Vandals strike Castleman Statue, again

Vandals strike Castleman Statue, again
The latest vandalisum to the Castleman statue was found on April 12. (Source: James Thomas, WAVE 3 News)
Orange paint has been thrown on the Castleman Statue on two occasions. (Source: James Thomas, WAVE 3 News)
Orange paint has been thrown on the Castleman Statue on two occasions. (Source: James Thomas, WAVE 3 News)
The word "traitor" was spray painted on the other side of the base. (Source: James Thomas, WAVE 3 News)
The word "traitor" was spray painted on the other side of the base. (Source: James Thomas, WAVE 3 News)

LOUISVILLE, KY (WAVE) - The word "racist" was found spray painted on the base of the John B. Castleman Monument in the Cherokee Triangle neighborhood on Thursday morning.

The statue itself was vandalized in February after the city paid about $8,000 for cleanup of another act of vandalism in August 2017.

Currently, the Castleman statue and George Prentice statue, which stands outside the main branch of the Louisville Free Public Library, both have a bright colored paint splattered on them.

On Monday, the Louisville Metro Commission on Public Art placed a sign at both statues informing the public that the statues would remain as is until a decision was made during a series of public meetings held until June.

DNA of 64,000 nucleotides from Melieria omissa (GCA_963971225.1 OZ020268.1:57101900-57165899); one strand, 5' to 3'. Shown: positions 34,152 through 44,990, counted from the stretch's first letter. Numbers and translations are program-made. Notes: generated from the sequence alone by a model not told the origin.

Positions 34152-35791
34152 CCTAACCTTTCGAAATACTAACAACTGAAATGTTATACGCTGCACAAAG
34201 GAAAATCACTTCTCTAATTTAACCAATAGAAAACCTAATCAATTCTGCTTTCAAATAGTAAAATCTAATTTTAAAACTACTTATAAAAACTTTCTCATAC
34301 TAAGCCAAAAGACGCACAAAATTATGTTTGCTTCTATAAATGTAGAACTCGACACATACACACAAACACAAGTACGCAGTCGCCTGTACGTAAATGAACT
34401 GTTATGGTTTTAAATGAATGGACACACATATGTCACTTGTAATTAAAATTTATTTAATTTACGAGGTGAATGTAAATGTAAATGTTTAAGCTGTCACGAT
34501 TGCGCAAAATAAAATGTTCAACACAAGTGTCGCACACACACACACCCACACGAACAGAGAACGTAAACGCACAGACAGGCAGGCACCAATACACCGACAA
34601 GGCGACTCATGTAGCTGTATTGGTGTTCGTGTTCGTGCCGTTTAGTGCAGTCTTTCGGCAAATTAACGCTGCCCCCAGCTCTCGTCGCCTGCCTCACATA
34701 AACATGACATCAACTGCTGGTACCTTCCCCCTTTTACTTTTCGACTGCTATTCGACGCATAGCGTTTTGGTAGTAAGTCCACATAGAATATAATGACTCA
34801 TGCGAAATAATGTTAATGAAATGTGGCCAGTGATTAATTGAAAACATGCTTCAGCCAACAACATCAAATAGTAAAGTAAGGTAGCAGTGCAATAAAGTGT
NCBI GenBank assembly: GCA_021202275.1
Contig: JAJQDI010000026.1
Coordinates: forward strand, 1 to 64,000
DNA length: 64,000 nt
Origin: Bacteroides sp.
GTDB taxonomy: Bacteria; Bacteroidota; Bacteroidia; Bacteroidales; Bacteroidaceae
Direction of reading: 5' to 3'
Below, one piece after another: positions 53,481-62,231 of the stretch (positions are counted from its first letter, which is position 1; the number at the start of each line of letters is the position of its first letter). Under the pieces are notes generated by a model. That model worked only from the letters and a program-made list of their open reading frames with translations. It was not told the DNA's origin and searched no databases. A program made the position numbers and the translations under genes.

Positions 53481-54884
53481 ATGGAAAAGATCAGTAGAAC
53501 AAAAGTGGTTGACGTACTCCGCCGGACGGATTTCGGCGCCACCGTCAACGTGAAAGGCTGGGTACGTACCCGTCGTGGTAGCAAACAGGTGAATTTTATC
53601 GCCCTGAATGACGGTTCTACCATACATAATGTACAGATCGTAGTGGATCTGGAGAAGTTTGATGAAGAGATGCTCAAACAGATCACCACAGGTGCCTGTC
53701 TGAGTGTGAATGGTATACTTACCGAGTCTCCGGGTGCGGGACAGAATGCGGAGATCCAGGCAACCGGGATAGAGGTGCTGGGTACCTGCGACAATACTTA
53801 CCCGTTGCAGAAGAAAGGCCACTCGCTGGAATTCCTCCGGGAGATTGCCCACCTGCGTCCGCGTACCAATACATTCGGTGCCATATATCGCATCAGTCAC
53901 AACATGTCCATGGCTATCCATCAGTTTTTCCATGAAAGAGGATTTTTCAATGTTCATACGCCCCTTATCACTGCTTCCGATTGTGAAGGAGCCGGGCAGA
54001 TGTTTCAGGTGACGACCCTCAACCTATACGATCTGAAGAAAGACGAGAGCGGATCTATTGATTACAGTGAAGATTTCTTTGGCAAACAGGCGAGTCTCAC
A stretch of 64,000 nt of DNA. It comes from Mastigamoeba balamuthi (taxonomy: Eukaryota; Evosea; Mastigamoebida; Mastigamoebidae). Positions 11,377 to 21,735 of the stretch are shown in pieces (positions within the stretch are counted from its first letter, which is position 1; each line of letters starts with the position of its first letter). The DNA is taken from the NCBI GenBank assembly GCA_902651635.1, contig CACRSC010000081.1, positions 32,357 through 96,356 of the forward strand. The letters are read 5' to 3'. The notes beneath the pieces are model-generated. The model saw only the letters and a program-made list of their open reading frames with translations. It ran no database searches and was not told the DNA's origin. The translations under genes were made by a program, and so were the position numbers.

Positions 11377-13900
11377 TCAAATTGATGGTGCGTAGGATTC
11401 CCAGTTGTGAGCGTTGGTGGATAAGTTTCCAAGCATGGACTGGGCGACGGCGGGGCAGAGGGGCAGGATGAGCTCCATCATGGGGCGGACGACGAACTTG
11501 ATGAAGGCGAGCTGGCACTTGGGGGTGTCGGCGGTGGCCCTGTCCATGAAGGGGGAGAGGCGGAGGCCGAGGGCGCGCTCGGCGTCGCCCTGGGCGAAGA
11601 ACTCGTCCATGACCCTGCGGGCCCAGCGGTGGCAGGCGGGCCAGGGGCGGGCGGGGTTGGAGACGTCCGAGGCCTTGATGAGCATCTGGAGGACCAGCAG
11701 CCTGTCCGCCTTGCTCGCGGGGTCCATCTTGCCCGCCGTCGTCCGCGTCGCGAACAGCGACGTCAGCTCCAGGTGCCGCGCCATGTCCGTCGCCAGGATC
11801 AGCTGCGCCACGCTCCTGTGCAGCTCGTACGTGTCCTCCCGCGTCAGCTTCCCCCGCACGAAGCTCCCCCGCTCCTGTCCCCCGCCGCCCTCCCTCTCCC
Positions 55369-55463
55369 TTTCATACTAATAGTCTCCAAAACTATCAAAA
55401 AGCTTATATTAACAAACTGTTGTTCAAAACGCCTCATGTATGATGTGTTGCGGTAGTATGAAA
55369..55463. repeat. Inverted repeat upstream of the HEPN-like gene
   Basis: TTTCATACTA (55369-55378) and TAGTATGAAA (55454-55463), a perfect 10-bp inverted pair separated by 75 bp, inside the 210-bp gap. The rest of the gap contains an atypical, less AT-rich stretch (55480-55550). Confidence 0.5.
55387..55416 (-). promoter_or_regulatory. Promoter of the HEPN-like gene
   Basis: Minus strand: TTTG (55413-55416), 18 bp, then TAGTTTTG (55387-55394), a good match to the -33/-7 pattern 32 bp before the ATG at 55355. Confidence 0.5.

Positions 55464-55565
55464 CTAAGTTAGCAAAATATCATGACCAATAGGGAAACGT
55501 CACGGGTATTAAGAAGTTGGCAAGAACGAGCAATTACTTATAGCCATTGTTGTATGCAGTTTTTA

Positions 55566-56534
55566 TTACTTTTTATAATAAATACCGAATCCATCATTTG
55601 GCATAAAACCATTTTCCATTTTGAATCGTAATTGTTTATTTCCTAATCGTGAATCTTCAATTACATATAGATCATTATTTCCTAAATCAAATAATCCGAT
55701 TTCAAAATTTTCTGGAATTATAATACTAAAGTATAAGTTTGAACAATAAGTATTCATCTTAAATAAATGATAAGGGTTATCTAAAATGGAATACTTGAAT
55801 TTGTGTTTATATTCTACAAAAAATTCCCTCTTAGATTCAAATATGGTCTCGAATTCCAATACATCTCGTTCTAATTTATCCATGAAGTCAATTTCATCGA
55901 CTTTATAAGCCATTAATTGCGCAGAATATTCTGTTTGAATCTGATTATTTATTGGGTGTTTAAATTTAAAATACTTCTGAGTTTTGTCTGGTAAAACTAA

Gary Barch is planning the Cherokee Triangle Art Fair held at the end of April. The Castleman statue is located within the art fair.

Barch said the impact of the statue is not lost on organizers.

"I think everyone is aware of the sensitivity of this in the community," Barch said.

Cleaning up the recent spray paint on the Castleman base won't create any additional costs for the city. Will Ford, Communications Specialist with Metro Louisville Code and Regulations, said graffiti abatement crews were notified.

Six months after Castleman's first clean up the statue was vandalized again, along with the Prentice statue. Both statues will remain marked for the time being.

"This vandalism is worrying because it's educational and it gets people to talk about what happened," Debra Masterson, spokesperson for the Meade County Tourism Office, said.

Masterson remembered when another controversial statue in Louisville was up for debate. The confederate soldier monument was located on the University of Louisville campus. In 2016, the university and the city paid $400,000 dollars to move it.

"They wanted to put it in storage and we just thought it was a shame," Masterson said.

Masterson said there haven't been any issues of vandalism in Brandenburg, known for its Civil War history.

Louisville Mayor Fischer provided a quote in regards to the vandalism that reads in part:

"Vandalism is not the way to share diverse views. It is costly, divisive and ultimately ineffective since it basically is a one-way conversation. We have initiated a community dialogue about public art, including a meeting of our Public Art and Monument Advisory Committee."

A decision regarding the statues will not be made before the Public Art and Monument Advisory Committee meetings end in June.

A public meeting will be held at 6 p.m. on Thursday at Davidson Hall on UofL's campus. Another meeting will be on Saturday at 10:30 a.m. at Cyril Allgeier Community Center on Cadillac Court.

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